Lawyer Alexander Popkov, facing an officer guarding the way into a district police station in Russia’s Winter Olympics host city of Sochi, turned on his phone camera and launched into a tirade.
“I’d like to report a crime,” he told the stony-faced policeman. “You have dozens of people detained illegally in your courtyard.”
Popkov has been trying to help people detained in a city-wide round-up of illegal migrants ahead of the Games in February — many of whom are employed to build infrastructure for the event.
“It’s a wide sweep, they detain everyone, and then start figuring out what to do with them,” said Popkov, who offers his services pro-bono to a consultation center set up by rights group, Memorial.
“We work with migrant workers, but now we are forced to help all Sochi visitors, even Russian tourists,” who have also been targeted, he said.
The raids started last month, when the governor of Krasnodar region, Alexander Tkachev, approved 60 “mobile squads” designed to rout illegal migrants.
Tkachev is a loyalist to Russian President Vladimir Putin who has dipped into nationalist rhetoric on many occasions. He has dispatched Cossacks to team up with migration officials and police in checking every Sochi apartment where migrants might hide.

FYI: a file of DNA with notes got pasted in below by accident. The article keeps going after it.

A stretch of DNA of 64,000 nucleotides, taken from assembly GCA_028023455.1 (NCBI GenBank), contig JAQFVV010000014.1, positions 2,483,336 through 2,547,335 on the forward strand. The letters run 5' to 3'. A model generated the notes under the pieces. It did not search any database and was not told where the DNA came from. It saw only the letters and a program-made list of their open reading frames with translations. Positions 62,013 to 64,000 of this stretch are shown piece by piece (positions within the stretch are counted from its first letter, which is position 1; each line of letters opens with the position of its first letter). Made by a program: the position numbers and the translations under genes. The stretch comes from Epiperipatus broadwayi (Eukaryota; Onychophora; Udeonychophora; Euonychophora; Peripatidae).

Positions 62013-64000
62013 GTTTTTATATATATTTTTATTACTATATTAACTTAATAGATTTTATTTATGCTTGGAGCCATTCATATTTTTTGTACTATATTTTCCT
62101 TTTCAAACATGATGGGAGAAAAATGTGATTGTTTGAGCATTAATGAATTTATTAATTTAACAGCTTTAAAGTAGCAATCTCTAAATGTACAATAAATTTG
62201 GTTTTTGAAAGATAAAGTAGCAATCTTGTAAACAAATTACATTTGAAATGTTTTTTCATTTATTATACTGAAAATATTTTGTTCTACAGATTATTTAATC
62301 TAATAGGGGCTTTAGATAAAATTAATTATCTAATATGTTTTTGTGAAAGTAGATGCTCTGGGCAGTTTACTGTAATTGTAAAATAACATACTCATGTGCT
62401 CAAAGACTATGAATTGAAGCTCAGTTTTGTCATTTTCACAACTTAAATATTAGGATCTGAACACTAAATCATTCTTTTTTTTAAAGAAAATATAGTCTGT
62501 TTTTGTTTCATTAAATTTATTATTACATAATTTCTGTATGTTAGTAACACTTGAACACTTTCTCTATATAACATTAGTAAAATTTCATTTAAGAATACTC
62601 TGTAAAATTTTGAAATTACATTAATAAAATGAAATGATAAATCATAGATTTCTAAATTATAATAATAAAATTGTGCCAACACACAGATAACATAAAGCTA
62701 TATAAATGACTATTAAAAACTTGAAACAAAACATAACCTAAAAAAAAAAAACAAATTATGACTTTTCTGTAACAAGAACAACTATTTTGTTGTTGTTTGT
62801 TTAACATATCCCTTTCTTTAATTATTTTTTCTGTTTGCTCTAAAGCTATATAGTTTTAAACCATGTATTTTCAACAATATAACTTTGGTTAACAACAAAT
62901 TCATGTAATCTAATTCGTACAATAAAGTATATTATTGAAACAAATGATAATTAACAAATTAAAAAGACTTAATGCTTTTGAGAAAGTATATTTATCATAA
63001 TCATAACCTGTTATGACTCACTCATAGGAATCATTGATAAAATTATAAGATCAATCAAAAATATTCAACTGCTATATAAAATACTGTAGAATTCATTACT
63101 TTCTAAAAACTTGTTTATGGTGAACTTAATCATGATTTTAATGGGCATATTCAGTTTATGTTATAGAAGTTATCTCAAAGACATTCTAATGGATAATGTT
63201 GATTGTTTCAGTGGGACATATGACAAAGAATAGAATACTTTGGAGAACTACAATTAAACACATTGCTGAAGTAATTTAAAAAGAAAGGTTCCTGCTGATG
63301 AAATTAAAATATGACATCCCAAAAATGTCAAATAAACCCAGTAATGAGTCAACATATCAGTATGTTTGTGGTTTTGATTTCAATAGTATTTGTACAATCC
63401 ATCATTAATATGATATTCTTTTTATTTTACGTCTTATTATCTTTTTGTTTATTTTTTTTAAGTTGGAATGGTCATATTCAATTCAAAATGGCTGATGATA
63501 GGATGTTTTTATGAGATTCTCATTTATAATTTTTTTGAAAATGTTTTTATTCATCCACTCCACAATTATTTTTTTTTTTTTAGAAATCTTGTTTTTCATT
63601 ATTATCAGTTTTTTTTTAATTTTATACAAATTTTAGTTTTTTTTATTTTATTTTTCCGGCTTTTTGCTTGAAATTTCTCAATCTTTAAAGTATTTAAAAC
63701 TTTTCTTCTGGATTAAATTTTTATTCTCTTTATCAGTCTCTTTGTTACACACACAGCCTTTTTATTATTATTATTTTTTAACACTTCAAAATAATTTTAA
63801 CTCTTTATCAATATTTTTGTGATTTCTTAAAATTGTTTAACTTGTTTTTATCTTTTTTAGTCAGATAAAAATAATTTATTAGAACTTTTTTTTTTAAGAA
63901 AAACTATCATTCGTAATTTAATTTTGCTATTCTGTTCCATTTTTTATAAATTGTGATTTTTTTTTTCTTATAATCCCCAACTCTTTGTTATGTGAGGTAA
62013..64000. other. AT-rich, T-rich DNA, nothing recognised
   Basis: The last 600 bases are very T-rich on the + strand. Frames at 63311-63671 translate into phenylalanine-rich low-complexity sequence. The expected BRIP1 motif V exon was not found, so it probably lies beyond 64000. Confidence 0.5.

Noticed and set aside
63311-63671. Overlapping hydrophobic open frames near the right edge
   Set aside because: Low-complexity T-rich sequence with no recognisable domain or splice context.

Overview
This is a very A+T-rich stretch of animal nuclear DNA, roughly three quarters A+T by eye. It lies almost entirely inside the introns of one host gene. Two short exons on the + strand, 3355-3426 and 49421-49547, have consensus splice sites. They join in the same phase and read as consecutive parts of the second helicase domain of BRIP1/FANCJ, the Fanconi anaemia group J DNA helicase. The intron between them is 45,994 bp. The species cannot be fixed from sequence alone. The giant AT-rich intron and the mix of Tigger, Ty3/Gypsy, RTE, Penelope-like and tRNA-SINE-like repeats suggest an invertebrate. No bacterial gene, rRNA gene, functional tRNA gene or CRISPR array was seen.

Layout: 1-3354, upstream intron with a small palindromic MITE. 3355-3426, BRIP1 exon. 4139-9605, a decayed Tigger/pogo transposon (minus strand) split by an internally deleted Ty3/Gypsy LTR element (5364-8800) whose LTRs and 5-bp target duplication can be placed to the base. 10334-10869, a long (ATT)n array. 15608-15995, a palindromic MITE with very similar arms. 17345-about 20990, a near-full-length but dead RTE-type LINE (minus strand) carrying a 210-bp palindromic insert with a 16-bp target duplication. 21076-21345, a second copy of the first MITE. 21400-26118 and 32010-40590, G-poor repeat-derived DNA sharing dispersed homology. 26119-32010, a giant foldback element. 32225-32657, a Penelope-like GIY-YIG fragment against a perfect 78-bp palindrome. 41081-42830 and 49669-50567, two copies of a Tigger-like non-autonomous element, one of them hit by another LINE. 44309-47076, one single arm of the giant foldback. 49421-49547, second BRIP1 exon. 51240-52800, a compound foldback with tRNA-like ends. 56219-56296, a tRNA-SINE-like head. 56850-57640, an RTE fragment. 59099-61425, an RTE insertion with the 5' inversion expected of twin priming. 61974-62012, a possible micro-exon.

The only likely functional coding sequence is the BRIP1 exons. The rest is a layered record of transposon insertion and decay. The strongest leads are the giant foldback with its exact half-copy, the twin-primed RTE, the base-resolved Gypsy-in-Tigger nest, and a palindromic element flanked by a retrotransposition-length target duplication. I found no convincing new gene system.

In one recent visit to the central Sochi police station, Cossacks in traditional garb flanked by men in migration service jackets along with police officers brought in two busloads of men, presumed to be migrants, over the course of just one hour.
Workers are rounded up in their homes, in the street, or just outside construction sites, and often spend at least a night in detention, disrupting work, said a representative of one construction company who came looking for a vanished Uzbek worker.
Large numbers of migrants are being employed by construction firms racing to finish Olympic-related building works on time.
“Anti-migrant groups wait by our site like hawks, and then detain workers as they leave,” the company representative said, who did not want to give her name.
“Two hundred workers would leave for the night, and in the morning 150 would show up at work. Where did 50 workers go? Nobody knows,” she said.
The Uzbek worker, who had all his papers in order, was returned to his employer after spending almost three days in the police station courtyard, where people have to go without food or a place to sleep.
The campaign has even affected Russian citizens on vacation in Sochi. Squads have kept them for several hours without explanation just because of their “ethnic” looks, one detainee said.
“We showed them our bus tickets, our Russian passports, but they took us to the station anyway,” said Zair Isayev, who was detained along with two friends and nearly 300 other people crowded in the rain with no shelter.
“We were just in Sochi for three days of vacation, how can they treat tourists like that?” said Isayev, who lives in the southern Astrakhan region. “I’ll never go to Sochi again, even to the Olympics. The Olympics can go to hell.”